Way before the Skyline GT-Rs, the RX-7s, and the Supras, there were these cars that shaped the lives of Japanese in the ‘60s.
The 1964 Summer Olympics and the cars
57 years ago, it was Tokyo that hosted the summer Olympics to show the world its rebirth of the city after a total defeat in World War II.
At that time, Japan, or Tokyo specifically, transportation networks were being developed at a drastic pace, and the term “motorization” was heard at many places. This formed the beginning of the automobile society in Japan.
In the 1950s, Japan was entering a period of rapid growth, known as the “Japanese economic miracle”, and the importance of the automobile was increasing in major cities including Tokyo. And the 1960s saw the birth of a number of famous cars, thanks to the momentum of the times.
Now let’s look at the wonderful cars that were born around the ‘60s.
Toyota 2000GT (1967)
Three years after the historic Tokyo Games, Toyota launched Japan’s very first authentic sports car, the 2000GT.
The 3M 2-liter inline-6 engine was developed by Yamaha and was the first DOHC engine in Toyota. Its maximum output boasted 150 ps and with its beautiful lines of the body, which was also developed by Yamaha, the car attracted many car enthusiasts.
Today, the 2000GT is an extremely expensive collector’s item, but even before its debut, expectations were high for the 2000GT. The car won the Suzuka 1000 km and also set an FIA record for both speed and endurance in a 72-hour test conducted at the Yatabe High Speed Test Track in 1966, one year before its release.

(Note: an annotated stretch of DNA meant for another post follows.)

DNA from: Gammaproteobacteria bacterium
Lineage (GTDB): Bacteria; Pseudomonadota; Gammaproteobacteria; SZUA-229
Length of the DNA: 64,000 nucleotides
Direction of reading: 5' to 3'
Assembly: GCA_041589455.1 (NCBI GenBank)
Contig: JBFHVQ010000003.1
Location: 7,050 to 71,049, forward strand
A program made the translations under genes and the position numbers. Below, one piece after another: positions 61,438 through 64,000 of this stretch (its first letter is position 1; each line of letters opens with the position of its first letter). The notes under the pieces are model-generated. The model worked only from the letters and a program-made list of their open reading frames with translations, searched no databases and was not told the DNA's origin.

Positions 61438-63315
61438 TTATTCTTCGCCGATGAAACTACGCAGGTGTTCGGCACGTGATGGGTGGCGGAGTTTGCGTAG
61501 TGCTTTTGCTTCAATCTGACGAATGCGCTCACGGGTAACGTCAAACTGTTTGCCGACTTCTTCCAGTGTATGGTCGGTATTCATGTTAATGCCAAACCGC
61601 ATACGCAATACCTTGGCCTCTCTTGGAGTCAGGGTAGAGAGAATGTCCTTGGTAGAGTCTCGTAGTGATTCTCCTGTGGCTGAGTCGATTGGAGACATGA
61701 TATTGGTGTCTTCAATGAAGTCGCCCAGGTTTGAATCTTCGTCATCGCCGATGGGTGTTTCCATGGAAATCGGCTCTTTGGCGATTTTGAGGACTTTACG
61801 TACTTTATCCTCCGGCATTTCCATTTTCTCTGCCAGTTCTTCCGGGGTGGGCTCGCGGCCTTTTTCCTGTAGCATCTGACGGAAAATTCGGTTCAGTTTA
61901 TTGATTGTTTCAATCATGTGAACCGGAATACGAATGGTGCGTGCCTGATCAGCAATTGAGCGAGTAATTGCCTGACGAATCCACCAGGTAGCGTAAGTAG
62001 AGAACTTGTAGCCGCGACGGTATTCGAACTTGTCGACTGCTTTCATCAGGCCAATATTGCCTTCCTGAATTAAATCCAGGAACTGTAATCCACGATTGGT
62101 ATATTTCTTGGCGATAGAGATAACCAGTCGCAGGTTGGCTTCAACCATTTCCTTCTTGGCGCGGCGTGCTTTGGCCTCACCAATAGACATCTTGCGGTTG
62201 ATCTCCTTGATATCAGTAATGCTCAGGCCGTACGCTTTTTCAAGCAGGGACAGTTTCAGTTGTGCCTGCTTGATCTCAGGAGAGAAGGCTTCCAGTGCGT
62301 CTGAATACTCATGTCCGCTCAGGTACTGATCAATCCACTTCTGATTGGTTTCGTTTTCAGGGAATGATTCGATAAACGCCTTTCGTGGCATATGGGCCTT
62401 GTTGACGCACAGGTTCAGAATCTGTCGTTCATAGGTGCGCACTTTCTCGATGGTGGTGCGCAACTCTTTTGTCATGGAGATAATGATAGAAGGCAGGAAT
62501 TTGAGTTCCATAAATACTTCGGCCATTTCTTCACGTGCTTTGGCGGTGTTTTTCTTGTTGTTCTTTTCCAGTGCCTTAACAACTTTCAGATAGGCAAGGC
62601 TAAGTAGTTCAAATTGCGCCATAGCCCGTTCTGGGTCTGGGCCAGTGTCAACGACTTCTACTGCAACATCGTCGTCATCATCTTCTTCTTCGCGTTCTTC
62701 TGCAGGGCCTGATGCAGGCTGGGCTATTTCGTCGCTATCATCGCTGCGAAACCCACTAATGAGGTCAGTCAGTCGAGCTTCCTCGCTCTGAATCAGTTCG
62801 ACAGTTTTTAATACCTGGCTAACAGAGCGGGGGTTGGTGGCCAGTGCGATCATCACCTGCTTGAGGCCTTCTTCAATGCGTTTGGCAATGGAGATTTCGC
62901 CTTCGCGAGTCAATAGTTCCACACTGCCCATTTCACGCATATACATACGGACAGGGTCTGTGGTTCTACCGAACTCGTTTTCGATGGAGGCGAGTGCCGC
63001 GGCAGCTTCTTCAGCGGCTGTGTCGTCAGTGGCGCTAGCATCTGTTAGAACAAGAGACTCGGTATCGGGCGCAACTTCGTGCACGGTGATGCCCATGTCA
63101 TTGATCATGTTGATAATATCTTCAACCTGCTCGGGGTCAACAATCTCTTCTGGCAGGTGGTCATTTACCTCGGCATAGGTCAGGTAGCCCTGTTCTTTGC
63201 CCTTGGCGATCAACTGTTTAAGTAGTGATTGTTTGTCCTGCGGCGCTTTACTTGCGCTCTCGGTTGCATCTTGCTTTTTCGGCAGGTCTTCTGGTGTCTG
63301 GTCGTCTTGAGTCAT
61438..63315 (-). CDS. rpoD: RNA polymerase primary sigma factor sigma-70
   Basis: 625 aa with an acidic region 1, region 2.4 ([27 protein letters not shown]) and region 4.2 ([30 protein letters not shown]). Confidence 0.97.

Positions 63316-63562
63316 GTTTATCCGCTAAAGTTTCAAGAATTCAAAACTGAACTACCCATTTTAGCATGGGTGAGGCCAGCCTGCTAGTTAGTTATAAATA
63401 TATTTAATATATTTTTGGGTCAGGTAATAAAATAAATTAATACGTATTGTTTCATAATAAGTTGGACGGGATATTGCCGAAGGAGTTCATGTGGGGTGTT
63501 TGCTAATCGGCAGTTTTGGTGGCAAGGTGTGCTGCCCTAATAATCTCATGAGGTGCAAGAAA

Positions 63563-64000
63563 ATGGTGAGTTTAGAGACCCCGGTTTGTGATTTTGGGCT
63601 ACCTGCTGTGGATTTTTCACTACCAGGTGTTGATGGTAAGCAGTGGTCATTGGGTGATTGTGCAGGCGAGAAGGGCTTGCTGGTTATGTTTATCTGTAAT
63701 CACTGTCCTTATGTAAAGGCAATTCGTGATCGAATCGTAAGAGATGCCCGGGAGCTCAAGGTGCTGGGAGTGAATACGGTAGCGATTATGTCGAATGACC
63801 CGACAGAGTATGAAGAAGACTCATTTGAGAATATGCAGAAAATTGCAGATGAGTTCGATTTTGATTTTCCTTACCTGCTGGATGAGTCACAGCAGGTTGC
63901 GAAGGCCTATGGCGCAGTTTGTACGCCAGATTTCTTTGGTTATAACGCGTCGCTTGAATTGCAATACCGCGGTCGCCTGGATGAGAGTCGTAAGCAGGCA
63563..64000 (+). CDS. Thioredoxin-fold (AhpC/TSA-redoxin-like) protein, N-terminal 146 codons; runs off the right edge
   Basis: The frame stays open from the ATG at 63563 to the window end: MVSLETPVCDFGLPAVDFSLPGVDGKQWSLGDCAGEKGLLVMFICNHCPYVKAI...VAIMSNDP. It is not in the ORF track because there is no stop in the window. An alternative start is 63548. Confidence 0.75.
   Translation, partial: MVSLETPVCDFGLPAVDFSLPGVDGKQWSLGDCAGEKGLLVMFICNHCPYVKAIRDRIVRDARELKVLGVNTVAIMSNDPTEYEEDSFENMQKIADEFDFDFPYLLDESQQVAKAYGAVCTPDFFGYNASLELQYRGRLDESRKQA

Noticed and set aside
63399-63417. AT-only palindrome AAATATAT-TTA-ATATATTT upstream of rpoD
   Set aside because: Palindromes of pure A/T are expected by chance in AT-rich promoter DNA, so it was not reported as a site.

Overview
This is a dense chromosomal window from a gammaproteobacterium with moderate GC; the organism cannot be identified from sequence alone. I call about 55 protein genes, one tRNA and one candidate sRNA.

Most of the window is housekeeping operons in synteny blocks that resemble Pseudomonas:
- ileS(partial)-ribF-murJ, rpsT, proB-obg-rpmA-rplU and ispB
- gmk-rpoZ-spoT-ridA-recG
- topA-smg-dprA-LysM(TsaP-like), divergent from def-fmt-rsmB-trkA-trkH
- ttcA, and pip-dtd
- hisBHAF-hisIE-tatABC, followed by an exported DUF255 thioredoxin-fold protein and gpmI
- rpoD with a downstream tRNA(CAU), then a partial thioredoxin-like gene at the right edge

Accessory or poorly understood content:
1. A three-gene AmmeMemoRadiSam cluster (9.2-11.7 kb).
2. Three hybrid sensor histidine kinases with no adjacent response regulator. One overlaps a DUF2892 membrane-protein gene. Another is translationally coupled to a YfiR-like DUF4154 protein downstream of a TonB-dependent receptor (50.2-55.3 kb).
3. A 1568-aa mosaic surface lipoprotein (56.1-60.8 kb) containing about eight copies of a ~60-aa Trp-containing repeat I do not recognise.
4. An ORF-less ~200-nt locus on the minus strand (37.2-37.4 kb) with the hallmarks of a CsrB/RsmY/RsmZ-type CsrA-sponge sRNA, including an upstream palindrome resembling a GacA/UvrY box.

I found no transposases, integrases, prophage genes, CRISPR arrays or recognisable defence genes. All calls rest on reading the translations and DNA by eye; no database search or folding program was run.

Nissan Cedric Special (1963)
In 1955, to compete with Toyota’s Toyopet Crown sedan, Nissan introduced the Cedric.
The car has a design like an American full-size sedan was Nissan’s first model using a monocoque body. At launch, the engine used was a 1.5-liter engine but in 1961, Nissan added a “Custom” trim that came with a 1.9-liter.
The one that appears in this video is the Cedric Special, which came with a bigger 2.8-liter inline-6 engine that produces 120 ps. And not only the engine but also the body was bigger than the ordinary model, making the model the first Japanese car to be sold in the “3-number” classification (‘3’ stands for passenger car larger than 2000 cc for its engine, or having a bigger body size than the classif. ‘5’ compact cars).
This Cedric also served as the torchbearer for the 1964 Tokyo Summer Olympics.
Subaru 360 (1958)
The Subaru 360 was introduced by Fuji Heavy Industries in 1958. With its excellent packaging that could accommodate four adults in the car’s small cabin, the 360 soon became popular as the people’s car of Japan.
Doors were made to open towards the front to make it easy for people to get in and off. Fuji Heavy Industries used their know-how from aircraft engineering to conduct a drastic weight reduction such as making the rear window acrylic.
The 356 cc inline-2, air-cooled two-stroke cycle engine was developed using the company’s technology cultivated through the production of a 250 cc scooter engine. Its maximum output was around 16 ps at 4,500 rpm, which was not very high but combined with a body weighing only 400 kg (881.8 lbs.), it drove around town with ease.
It was widely loved for its high driving performance and low price when compared to other kei-cars a that time, and was sold until 1970. The Subaru 360 was a gift from Fuji Heavy Industries to the Japanese people, and is one of the most famous cars of the 1960s.